Fewer than half make cut for juried exhibit

Ted Holteen/Durango Herald

The crowd at the Durango Arts Center had a lot to look at. The 36th annual Juried Exhibition includes 95 pieces in the Barbara Conrad Gallery.

By Ted Holteen Herald staff writer

With almost 200 submissions from artists near and far, making the cut at this year’s 36th annual Juried Exhibition at the Durango Arts Center wasn’t going to be easy. And with jurors George Welch and Phyllis Woods making their first-ever trip to Durango, past successes wouldn’t give anyone a leg up on the competition.

“We’re neutral and we don’t know anyone – the names don’t a mean a thing to us,” Welch said. “We embraced ourselves in these hallowed hills just for this experience.”

Such fresh perspective allowed the husband-and-wife team, who divide their time between Tucson, Ariz., and New York City, to select an exhibit that filled the walls of the Barbara Conrad Gallery to capacity with 95 pieces, the most accepted for the juried show. But Welch said that didn’t mean the gallery was full.

“There’s hardly any ceramics, sculpture or jewelry, and it doesn’t fully challenge the physical set in here,” Welch said.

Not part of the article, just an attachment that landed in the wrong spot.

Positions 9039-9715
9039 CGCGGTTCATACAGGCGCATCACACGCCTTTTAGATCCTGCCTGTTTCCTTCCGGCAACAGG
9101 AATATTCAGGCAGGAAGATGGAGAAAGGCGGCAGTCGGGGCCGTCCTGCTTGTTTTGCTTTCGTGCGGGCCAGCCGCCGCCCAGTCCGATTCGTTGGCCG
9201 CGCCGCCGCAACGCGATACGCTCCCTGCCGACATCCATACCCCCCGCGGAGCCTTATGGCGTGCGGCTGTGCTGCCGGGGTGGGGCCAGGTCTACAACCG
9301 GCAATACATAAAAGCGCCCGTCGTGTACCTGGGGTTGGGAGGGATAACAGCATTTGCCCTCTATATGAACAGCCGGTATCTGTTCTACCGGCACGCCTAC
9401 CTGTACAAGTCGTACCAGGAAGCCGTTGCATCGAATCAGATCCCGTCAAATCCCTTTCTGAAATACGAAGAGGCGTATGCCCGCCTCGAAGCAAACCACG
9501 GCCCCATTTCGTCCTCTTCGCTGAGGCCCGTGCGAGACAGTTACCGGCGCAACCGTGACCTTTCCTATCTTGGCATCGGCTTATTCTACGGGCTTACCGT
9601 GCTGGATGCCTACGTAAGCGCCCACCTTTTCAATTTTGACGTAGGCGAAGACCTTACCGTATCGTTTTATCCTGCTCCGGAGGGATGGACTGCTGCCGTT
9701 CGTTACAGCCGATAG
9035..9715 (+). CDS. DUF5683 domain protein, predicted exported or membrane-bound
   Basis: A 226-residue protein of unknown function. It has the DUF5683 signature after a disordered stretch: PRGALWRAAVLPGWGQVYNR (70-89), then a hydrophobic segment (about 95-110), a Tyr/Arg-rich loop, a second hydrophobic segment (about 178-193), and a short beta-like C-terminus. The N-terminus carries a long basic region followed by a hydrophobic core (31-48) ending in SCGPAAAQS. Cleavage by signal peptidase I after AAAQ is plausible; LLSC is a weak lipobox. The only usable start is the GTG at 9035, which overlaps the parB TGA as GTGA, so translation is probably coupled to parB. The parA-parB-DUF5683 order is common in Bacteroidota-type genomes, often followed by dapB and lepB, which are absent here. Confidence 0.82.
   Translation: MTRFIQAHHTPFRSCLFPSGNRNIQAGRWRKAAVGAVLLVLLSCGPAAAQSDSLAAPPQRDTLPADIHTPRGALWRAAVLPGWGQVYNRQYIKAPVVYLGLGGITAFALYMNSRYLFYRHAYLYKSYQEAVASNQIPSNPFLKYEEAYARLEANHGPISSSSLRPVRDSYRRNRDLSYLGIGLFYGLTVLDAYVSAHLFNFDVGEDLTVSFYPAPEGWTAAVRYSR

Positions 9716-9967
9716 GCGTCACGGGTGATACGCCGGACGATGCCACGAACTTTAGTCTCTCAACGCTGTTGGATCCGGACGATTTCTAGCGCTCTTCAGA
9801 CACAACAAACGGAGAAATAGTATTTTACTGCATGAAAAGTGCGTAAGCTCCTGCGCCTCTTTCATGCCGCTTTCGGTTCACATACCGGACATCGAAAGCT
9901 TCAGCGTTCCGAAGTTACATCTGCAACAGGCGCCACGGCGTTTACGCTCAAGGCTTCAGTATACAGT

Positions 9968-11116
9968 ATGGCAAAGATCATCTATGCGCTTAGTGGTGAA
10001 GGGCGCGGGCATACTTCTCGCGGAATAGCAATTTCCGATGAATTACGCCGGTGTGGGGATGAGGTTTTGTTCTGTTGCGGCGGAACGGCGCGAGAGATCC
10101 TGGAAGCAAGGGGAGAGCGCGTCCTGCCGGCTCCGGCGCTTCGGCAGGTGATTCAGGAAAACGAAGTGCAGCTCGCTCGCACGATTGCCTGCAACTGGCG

It could be said that many of the pieces not making the cut were too similar and too expected. Welch has been teaching art at Pima Community College since 1971 is well-known for his own very large, colorful abstracts; he’s shown in galleries in Arizona, New York and California for more than 30 years. Woods is a jeweler and importer of art and jewelry from West Africa, where she travels regularly. Those pieces that caught the jurors’ eyes had to be something outside the norm.

“There were a lot of landscapes, but those are minimized here. We were looking for something a bit edgier,” Woods said.

Despite any shortcomings, Welch and Woods said what they’ll take away from their visit to Durango is the collective quality of the art and its place in the town.

During Friday’s opening reception, both jurors lauded the talents of the many artists. They said not even their hometown of Tucson, Ariz., has a facility to match the energy happening at the Arts Center.

“It’s been a delight and I’ve never seen such a dynamic place as this,” Woods said. “I encourage all of you interested in pursuing your art to stay with it and you have a beautiful opportunity here to make it happen.”

In particular, a few lucky artists impressed the jurors enough to be singled out at Friday’s opening. Rebecca Koeppen won best in show for her painting “Riverwaves: Free Falling.”

Val Uschuk was elated after winning second place for “Secret Life of Aloe.” She yelled, “I literally want to kiss everyone!” after her name was announced.

Third place went to Margaret Barge for “Oceans – Motion.” Each of the three award winners received a cash prize.

A selection of pieces not chosen for the juried exhibition are on display in the Salon de Refuses at Steamworks Brewing Co.


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